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After 29 years, Paul Hicks wants killer of his daughter brought to justice

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    Paul Hicks stands near a tree on the property of Elyria Public Library on West River Road in Elyria in February. It’s the spot where he believes his daughter Angela Hicks’ body was found.

    BRUCE BISHOP / CHRONICLE

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ELYRIA — When Angela Hicks’ body was found in a wooded area near Midway Mall in the summer of 1990, her father, Paul Hicks, held two people responsible for her death: Samuel Legg III and whoever had killed her.

It didn’t take him long to begin to wonder if the two people weren’t one in the same.

Now, 30 years later, Elyria police have reopened the investigation after Legg was arrested and arraigned last month on rape charges in Medina County in connection with a cold case from 1997 and indicted on murder charges in connection with the death of Sharon Lynn Kedzierski, whose body was found in 1992 at a truck stop in Austintown.

The Ohio Attorney General’s office has said DNA testing linked Legg to other unsolved homicides besides Kedzierski’s.

Legg was a prime suspect in Angela’s death in 1990, but police never were able to get the evidence needed to charge him.

“He was her stepdad and he didn’t take care of my daughter,” Hicks said. “If you marry someone and they have a son or daughter or whatever and you take that blood as yours, you must protect that. You failed to do so, because somebody killed her.”

Hicks served in the military until retiring in 2000. While there, he served as an MP and had experience in conducting investigations, he said.

After Angela’s body was found, he began to question Legg’s involvement in her disappearance.

“Oh yeah, right off the bat,” he said. “There were just some things that seemed off at the scene. As a criminal investigator, you look at things as an objective.”

Hicks and Angela’s mother, Nancy, divorced when their daughter was about 3, Paul Hicks said. He would try to see her when he could, but his ex-wife didn’t really want him to be part of Angela’s life, he said.

“After the divorce, Nancy didn’t give me any visitation. She wouldn’t take any child support,” Paul Hicks said. “I would send money to my mom, and Mom would buy Angie stuff. Mom would know I was coming in, she’d call Nancy and say, ‘Hey, let me have Angie for the weekend.’ We would sneak and see each other.”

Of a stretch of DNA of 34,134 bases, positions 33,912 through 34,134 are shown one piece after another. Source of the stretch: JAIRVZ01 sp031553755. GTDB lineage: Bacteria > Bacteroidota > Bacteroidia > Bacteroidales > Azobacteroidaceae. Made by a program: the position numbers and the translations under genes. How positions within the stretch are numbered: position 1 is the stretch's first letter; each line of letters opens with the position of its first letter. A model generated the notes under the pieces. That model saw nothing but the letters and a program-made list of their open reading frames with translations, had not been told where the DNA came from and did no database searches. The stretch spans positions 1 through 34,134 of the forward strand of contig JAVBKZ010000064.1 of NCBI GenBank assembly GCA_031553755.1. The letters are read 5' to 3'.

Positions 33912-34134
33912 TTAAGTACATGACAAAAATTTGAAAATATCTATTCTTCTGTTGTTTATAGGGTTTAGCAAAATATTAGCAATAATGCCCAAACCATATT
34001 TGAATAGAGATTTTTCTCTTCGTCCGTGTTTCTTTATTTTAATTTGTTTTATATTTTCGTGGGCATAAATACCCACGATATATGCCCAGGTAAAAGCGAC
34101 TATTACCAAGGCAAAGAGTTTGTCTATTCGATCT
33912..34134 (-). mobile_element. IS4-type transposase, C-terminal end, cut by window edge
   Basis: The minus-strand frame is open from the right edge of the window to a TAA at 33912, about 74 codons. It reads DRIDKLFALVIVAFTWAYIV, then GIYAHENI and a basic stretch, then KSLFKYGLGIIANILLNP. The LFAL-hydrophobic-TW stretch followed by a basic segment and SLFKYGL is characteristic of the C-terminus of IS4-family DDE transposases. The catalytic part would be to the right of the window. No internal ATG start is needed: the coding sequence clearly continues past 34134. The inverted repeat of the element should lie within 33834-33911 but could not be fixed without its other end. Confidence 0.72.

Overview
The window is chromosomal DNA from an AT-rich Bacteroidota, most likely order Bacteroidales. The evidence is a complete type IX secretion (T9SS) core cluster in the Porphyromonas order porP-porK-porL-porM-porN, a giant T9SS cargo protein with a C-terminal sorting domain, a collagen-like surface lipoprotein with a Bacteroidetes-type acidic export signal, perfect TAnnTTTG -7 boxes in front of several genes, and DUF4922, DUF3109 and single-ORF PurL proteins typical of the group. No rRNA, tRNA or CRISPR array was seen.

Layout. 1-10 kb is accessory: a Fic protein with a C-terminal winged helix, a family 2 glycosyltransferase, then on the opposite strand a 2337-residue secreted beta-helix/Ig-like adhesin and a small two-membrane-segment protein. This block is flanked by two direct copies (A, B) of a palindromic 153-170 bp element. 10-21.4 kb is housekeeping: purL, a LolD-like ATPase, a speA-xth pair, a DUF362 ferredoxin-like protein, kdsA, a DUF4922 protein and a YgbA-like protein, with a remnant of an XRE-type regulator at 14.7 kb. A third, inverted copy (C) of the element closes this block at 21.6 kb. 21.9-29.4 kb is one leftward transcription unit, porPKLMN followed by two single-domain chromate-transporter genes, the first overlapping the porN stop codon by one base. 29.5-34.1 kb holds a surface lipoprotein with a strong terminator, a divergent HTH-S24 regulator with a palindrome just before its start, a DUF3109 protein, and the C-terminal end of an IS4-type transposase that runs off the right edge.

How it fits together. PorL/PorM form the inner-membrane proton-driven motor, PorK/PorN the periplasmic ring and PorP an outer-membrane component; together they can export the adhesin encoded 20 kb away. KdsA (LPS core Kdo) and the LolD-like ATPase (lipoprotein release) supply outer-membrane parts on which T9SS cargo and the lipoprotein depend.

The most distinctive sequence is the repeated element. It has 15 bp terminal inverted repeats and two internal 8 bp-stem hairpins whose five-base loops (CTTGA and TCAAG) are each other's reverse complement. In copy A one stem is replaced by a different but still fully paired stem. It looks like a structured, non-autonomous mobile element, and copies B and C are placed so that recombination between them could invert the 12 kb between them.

But the year of Angela’s death, Angela spent the summer with Hicks while he was stationed at Fort Campbell, Kentucky, with the 101st Airborne, he said.

“Angie had stayed the summer with me in ’89,” Hicks said. “I took her crappie fishing. We rolled all summer on my motorcycle. I had just gotten it. It was brand new. We spent the whole summer on the back of that bike. We went everywhere.”

Over that summer, Hicks and Angela talked about the possibility of him getting custody of her.

“When she turned 16, I was going to petition the court for custody of her,” he said. “She was digging it a little bit, being with her daddy.”

The following summer, while Hicks was stationed in Berlin, Germany, he received a call from his mother, who lived in Lorain.

“My mom called me up and told me Angie was missing,” he said. “That’s about all she said. She told me I needed to come home.”

About a month later, Angela’s body was found. Paul Hicks was able to attend his daughter’s funeral, but shortly afterward he was back in Germany.

The fact that no one was ever charged with Angela’s death has haunted Hicks. He said he thinks of her every day.

He has another daughter, Christina Saxby, who was three years younger than Angela.

“Chrissie always thought about Angie, even though they only met when they were little babies,” Hicks said. “She’s always had a connection with Angie. That was her sister, straight up. Never a stepsister or any of that — it was sister.”

At her wedding, Saxby had a seat reserved for Angela, Hicks said. There was a card on the table with Angela’s name on it with a single candle burning.

Hicks said the loss of Angela has been hard on all of them.

When Elyria police told him they had reopened the investigation into his daughter’s death, he said he didn’t know how to react.

“I was so happy,” he said. “You have to understand, 28 years this has been out there. I’m not sure the word to use. It was just a relief.”

Hicks said he doesn’t think there will ever be closure with the loss of Angela. He just would like Legg to be held accountable for his actions if he was the one responsible.

Contact Scott Mahoney at (440) 329-7146 or smahoney@chroniclet.com. Follow him on Twitter @SMahoneyCT.


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